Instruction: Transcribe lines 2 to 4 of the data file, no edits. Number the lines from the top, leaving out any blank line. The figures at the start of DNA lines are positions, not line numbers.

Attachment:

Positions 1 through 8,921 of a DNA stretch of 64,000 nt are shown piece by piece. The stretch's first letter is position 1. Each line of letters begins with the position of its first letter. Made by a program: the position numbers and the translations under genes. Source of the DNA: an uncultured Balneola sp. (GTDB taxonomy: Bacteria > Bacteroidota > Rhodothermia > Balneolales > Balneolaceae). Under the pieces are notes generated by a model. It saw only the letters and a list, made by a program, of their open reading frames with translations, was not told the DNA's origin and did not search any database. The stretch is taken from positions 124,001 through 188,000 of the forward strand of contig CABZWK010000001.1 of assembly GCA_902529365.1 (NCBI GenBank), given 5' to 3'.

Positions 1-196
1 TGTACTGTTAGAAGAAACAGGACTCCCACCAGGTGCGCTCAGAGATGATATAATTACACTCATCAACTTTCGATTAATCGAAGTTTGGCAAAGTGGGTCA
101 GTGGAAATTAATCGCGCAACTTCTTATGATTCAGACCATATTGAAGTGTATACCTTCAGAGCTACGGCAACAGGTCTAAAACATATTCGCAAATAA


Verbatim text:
Positions 1-196
1 TGTACTGTTAGAAGAAACAGGACTCCCACCAGGTGCGCTCAGAGATGATATAATTACACTCATCAACTTTCGATTAATCGAAGTTTGGCAAAGTGGGTCA
101 GTGGAAATTAATCGCGCAACTTCTTATGATTCAGACCATATTGAAGTGTATACCTTCAGAGCTACGGCAACAGGTCTAAAACATATTCGCAAATAA